Introduction: Braddon, the Sixties, and decline

Belgravia: A London Magazine, a monthly, was set up in 1867 by M. E. Braddon and her partner, the publisher John Maxwell, and continued in various forms until 1899 (Onslow, pp.45–46). Launched in the nineteenth century’s golden middle period of economic self-confidence and conspicuous consumption, Belgravia was one of the great publishing successes of the eighteen sixties; offered as yet another illustrated rival to The Cornhill Magazine, Once a Week, The Argosy and Good Words, it aimed to win at least some of the bourgeois audiences for whom these periodicals were intended. Bound in an ostentatious wrapper and sold for a shilling and later presented in half-yearly volumes in an elaborated gilt binding, the title was designed to appeal to the aspirational. The use of ‘Belgravia’ implied membership of one of the wealthiest districts, while the deployment of ‘London’ (as in London Society) was an inclusive act of flattery which aligned its readers with a notion of sophisticated cosmopolitanism. The journal was directed, in other words, at consumers’ desire to engage with a form of cultural display; some described the title as cynical and tasteless, and the brazen choice of name was said to have been a lingering source of embarrassment for the editor and her publisher. Winning buyers of this sort of product was nevertheless a difficult task, and within this elitist pitch Braddon and Maxwell’s selling point was the magazine’s appeal to middle-class women.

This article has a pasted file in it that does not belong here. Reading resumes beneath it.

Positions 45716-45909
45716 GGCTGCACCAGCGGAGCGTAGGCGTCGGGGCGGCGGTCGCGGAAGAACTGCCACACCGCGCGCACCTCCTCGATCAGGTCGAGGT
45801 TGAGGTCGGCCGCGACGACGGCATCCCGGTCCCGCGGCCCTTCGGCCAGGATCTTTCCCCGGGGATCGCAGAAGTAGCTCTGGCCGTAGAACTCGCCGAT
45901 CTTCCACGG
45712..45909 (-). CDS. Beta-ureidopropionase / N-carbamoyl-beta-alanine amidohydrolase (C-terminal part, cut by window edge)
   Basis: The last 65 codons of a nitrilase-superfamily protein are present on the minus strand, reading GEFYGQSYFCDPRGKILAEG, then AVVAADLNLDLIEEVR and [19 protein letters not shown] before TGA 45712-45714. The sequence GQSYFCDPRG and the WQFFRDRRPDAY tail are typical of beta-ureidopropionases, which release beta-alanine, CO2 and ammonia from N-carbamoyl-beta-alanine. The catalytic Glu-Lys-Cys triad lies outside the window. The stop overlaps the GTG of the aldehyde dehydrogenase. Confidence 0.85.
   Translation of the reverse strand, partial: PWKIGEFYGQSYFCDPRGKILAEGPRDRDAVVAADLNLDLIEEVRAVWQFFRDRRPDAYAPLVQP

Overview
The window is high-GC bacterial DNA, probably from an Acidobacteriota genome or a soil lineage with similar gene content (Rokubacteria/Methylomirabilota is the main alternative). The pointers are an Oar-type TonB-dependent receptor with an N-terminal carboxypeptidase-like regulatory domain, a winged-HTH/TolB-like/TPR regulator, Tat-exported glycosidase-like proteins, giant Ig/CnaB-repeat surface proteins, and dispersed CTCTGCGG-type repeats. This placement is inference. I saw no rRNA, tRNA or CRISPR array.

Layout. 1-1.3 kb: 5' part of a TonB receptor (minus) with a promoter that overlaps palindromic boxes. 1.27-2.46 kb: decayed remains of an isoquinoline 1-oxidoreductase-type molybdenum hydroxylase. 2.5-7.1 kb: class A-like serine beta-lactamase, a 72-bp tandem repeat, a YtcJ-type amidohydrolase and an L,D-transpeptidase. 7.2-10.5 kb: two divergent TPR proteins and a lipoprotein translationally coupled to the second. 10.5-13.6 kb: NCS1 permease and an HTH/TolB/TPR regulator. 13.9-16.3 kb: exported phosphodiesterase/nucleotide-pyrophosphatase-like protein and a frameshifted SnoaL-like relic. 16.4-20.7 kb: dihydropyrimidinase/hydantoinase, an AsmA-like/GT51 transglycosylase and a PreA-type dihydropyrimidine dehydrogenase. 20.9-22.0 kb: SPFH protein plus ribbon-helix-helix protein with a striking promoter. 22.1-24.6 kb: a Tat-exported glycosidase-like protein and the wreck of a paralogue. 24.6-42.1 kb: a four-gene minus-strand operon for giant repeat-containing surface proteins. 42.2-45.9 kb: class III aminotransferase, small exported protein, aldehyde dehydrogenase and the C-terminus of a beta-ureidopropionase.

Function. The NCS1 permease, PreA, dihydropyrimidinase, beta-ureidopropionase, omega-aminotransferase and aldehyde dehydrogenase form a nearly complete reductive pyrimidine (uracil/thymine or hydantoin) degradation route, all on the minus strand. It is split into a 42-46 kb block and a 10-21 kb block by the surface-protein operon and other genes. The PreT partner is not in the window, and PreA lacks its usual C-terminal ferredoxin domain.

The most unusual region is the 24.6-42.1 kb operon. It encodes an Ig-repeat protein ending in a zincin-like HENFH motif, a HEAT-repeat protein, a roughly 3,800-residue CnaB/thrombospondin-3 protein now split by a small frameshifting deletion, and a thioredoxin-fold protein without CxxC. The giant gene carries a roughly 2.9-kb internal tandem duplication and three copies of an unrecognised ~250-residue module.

Braddon was its first editor or ‘conductor’ (1867–76), and her strategies to attract this target audience were ground-breaking. She offered the usual menu of ‘poetry, social satire and topical essays’ (Onslow, p.45) in direct competition with Once a Week, but she primarily addressed a female readership by presenting a series of sensational novels and short stories. Critics such as Margaret Oliphant (writing in Blackwood’s in 1867) had lamented the damaging effects of sensationalism on the minds of respectable women, but Braddon promoted the genre as an act of transgressive defiance – giving her female readers precisely the form that was supposed to be dangerous and corrupting. This provocative approach positioned the magazine in an unsettling and iconoclastic position: on the one hand it was directed at the ‘privileged space’ (Gabriele, p.29) occupied by bourgeois readers, and on the other it challenged the values of those who purchased it; as Alberto Gabriele comments, it endorsed ‘the trappings and views of [the middle classes] while deconstructing [their social] dominance’ (p.29).

This process was notably facilitated by Braddon’s showcasing of her own novels. Dead Sea Fruit, The Lovels of Arden, To the Bitter End and Milly Darrell made their first appearance in its pages, and these vertiginous fictions, with their attempts to rattle the ‘nerves’ and suggest an alternative morality, were matched by a variety of other contributions in the same vein. Belgravia became the prime magazine for sensational material in competition with The Argosy, and was viewed by many as either salacious and threatening or lowbrow and vulgar. As Braddon and Maxwell had intended, it was sold as a guilty secret – flavoured with the allure of taboo – while retaining the outward appearance, or at least some pretence, of respectability. As Oscar Wilde later remarked, the only way to deal with a temptation is to yield to it: this was the proprietors’ gamble.